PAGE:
Samples of fruits and vegetables (at least five specimens of each crop) to be tested for the presence of bacteria were purchased in local markets. Crops were washed well several times in soapy water and allowed to air dry. Incisions were made using sterilized knives and sterile cotton tip applicators were inserted into the inner flesh/pulp, and then swabbed onto agar plates containing tryptic soy agar. Plates were then incubated for 48 hours at 37 C and examined for the presence of bacterial colonies. Plates that contained colonies were shipped to a microbial identification laboratory for identification by DNA sequence analysis (Accuratus Lab Services, 104 Gold Street, Agawam, Massachusetts, 01001, U.S.A.), (www.accuratuslabs.com).

Crops testing positive for the presence of bacteria in their inner flesh/pulp (endobacteria) were subjected to repeated testing to ascertain that there were no false-positive results. This was the same protocol that we used in our recent previous studies (Edelman and Lin, 2014).

3. Results and Discussion

While many fruits and vegetables tested were found to be sterile/free of endemic bacteria (endobacteria) there were also numerous crops indeed found to contain endemic bacteria. This was especially true of leafy vegetables, such as cabbage, lettuce, Brussels sprouts, radicchio, and artichokes, bok choy/pak choy, and stem/stalk vegetables (celery, rhubarb, asparagus, cardoon). Interestingly, certain other crops were also found to harbor endobacteria, such as blueberries, coconuts, pineapples, white/yellow (Rainier) cherries and figs. Results are shown in Table 1.

Table 1. Fruits and Vegetables containing endemic bacterial species in their inner flesh/pulp.

Fruit/Vegetable: Bacterial Species Present:
Fennel  
(Foeniculum vulgare) Pseudomonas fulva
Radicchio/Italian Chicory  
(Cichorium intybus) Pantoea ananatis
  Pseudomonas tolaasii
Boston Lettuce  
(Lactuca sativa) Pseudomonas fragi
  Pseudomonas fluorescens
Iceberg Lettuce  
(Lactuca sativa) Microbacterium sp.
  Pseudomonas corrugata
  Pseudomonas fluorescens
Rhubarb  
(Rheum rhabarbarum) Obesumbacterium sp.
  Microbacterium sp.
Okra  
(Abelmoschus esculentus) Pantoea ananatis
Globe Artichoke (heart)  
(Cynara scolymus) Pseudomonas brenneri/P.fluorescens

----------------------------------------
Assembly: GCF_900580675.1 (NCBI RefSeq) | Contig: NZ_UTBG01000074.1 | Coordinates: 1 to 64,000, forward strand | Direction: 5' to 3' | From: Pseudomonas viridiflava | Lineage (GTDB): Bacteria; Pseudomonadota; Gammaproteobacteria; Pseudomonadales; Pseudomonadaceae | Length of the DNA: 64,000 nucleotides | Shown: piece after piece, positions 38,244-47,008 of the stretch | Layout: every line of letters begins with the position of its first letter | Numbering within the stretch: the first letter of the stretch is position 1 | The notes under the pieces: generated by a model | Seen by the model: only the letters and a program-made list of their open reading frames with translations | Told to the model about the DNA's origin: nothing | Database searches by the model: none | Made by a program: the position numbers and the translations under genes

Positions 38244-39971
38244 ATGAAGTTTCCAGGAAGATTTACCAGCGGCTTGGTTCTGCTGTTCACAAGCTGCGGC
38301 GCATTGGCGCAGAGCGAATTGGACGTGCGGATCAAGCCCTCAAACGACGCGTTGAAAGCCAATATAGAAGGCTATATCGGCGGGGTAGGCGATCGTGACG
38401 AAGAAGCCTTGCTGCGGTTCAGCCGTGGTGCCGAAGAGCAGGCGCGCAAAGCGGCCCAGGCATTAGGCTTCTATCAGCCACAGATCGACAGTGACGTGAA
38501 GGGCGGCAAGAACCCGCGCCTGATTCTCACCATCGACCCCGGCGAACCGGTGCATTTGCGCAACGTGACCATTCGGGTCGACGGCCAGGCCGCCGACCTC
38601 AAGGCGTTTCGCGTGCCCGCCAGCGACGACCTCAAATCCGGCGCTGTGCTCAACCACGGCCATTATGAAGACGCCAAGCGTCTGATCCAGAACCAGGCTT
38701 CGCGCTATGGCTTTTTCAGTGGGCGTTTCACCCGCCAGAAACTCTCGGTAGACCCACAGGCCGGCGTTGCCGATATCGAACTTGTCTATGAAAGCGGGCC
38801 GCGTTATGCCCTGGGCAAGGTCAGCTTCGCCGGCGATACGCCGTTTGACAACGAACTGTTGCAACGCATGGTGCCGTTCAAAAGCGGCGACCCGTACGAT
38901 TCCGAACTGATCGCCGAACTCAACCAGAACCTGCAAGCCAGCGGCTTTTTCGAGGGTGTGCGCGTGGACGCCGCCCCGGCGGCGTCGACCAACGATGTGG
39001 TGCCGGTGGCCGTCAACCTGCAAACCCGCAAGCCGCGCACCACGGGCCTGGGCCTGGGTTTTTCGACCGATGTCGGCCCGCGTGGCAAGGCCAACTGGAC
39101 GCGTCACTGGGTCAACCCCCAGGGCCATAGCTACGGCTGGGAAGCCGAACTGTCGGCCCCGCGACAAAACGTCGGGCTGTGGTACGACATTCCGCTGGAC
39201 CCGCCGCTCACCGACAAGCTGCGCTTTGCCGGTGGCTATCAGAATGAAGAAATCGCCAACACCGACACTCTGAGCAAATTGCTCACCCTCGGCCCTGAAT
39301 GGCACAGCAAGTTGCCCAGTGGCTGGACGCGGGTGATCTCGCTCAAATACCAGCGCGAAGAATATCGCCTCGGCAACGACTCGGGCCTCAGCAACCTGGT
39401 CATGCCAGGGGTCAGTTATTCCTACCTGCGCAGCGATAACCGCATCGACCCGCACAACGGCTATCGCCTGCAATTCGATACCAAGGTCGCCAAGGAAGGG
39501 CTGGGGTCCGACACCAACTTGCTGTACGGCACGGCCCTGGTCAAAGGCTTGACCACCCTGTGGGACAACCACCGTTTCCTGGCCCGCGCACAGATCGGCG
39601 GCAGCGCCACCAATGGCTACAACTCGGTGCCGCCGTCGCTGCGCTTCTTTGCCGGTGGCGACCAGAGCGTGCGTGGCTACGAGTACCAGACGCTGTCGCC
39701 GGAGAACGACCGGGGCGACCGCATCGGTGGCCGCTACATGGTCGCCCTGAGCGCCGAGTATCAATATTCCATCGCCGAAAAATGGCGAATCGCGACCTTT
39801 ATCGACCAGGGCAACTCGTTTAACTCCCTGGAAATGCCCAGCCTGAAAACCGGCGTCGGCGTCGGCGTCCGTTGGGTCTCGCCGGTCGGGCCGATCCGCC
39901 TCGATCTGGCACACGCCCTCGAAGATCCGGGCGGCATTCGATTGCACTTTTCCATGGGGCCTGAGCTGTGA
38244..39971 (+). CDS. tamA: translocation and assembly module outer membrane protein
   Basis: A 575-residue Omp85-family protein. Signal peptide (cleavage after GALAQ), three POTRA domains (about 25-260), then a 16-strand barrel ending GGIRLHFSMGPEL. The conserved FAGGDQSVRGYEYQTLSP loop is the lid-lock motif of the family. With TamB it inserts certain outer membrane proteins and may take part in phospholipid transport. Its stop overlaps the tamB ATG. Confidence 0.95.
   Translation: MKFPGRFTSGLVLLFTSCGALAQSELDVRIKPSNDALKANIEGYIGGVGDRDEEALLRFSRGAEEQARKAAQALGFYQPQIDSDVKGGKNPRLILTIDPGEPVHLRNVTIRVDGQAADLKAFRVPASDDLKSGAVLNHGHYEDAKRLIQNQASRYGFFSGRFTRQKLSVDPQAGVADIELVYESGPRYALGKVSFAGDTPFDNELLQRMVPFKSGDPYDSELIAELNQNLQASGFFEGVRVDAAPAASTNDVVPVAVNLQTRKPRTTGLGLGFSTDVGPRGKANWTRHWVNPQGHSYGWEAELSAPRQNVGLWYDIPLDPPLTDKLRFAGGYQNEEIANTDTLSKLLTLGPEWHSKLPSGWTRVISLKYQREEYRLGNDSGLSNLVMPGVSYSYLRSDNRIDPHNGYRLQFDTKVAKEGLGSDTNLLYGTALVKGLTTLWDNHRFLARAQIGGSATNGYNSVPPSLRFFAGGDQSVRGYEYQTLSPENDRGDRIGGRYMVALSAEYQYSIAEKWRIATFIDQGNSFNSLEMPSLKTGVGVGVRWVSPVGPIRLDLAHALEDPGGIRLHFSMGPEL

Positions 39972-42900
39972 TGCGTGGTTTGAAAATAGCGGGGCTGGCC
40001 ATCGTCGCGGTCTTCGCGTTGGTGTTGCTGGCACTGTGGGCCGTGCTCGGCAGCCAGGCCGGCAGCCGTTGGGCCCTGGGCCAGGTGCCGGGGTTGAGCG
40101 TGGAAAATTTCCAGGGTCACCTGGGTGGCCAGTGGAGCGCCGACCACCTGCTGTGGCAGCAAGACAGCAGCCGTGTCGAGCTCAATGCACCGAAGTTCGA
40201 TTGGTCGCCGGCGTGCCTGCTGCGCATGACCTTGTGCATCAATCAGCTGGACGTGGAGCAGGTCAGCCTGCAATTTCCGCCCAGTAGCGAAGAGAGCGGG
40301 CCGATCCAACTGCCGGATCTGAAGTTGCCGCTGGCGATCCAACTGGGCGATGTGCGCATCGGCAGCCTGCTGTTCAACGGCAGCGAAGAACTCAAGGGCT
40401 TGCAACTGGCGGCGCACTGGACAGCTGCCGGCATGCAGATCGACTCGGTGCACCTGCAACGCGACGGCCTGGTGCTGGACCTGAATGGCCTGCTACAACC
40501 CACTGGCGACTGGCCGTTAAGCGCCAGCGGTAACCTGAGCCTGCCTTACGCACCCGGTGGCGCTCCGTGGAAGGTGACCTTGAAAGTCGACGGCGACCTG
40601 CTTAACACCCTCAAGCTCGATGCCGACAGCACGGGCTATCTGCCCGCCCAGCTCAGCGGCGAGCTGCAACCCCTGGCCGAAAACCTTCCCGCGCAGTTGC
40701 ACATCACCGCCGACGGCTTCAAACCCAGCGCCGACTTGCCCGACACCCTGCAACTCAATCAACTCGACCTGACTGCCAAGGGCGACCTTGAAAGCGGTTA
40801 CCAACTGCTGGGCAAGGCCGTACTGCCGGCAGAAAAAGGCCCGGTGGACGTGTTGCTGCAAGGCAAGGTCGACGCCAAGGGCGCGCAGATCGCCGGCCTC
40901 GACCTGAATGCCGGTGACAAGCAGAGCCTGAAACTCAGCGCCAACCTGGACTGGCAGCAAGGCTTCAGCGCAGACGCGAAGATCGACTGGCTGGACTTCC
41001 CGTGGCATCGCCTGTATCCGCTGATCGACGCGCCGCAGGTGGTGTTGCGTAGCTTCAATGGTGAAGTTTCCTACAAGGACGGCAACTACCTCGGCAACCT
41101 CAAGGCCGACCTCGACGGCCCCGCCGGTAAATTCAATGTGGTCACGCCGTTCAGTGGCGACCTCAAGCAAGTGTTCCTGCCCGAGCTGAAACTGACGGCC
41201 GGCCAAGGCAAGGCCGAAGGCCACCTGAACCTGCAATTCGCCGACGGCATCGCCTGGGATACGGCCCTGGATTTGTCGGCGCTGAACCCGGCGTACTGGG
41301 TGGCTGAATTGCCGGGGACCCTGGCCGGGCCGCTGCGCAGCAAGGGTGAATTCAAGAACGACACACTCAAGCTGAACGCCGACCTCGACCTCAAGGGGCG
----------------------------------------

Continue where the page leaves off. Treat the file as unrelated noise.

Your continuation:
Plantibacter flavus
  Pseudomonas marginalis
Pineapple  
(Ananas comossus) Streptomyces cinereorectus
Cabbage (Green)  
(Brassica oleracea) Pseudomonas fredericksbergensis
  Erwinia persicina
Cabbage (Red/Purple)  
(Brassica oleracea) Pantoea sp.
Brussels Sprouts  
(Brassica oleracea) Arthrobacter sp.
  Pseudomonas rhodesiae
Endive  
(Cichorium endivia) Curtobacterium flaccumfaciens
Blueberry  
(Vaccinium Corymbosum) Acidovorax temperans (ATCC=49665)
  Cellulosimicrobium sp.
  Staphylococcus epidermidis
  Staphylococcus hominis
Celery  
(Apium graveolens) Microbacterium sp.
  Pseudomonas corrugata
  Labrys sp.
  Staphylococcus hominis
Asparagus  
(Asparagus officinalis) Nesterenkonia sp.
  Bacillus cereus
White/Yellow Cherry/Rainier Cherry  
(Prunus avium Var. Bing X Van) Bacillus atrophaeus
  Bacillus altitudinis
Pak Choy/Bok Choy/Chinese Cabbage  
(Brassica rapa chinensis) Metschnikowia pulcherrima
  Curtobacterium sp.
  Enterobacter amnigenus
  Pseudomonas extremorientalis
Fig/Common Fig  
(Ficus carica) Serratia marcescens
  Serratia ficaria
  Bacillus altitudinis
  Staphylococcus saprophyticus
Coconut  
(Cocos nucifera) Botryosphaeria rhodina
  Tsukamurella sp.
  Streptomyces albidoflavus
Cardoon  
(Cynara cardunculus) Pseudomonas straminea
  Pantoea agglomerans ATCC=27155
  Acinetobacter calcoaceticus
Breadfruit  
(Artocarpus altilis) Pantoea agglomerans
  Pectobacterium sp.
  KIebsiella oxytoca
Turmeric (fresh rhizomes)  
(Curcuma longa) Pantoea sp.
  Pseudomonas straminea
  Arthrobacter sp.
Goji Berries/Wolfberries (dried, packaged)  
(Lycium chinense)  
  Terribacillus saccharophilus
Mulberry  
(Morus alba) Enterococcus faecalis
  Escherichia coli
  Enterobacter cowanii
  Pseudomonas sp.
Indian Bitter Melon (heavily warted variety)  
(Momordica charantia) Pseudomonas oryzihabitans
Longan Fruit  
(Dimocarpus longan) Leuconostoc mesenteroides
  Yeast: Candida carpophila (or)
  Meyerozyma guilliermondii
Delicious Monster  
(Monstera deliciosa) Bacillus megaterium
  Microbacterium sp.
  Nocardiopsis sp.
Golden Beet  
(Beta vulgaris) Bacillus altitudinis
  Bacillus megaterium
Rambutan  
(Nephilium lappaceum) Staphylococcus epidermidis
Sweet Corn  
(Zea mays) Enterobacter cowanii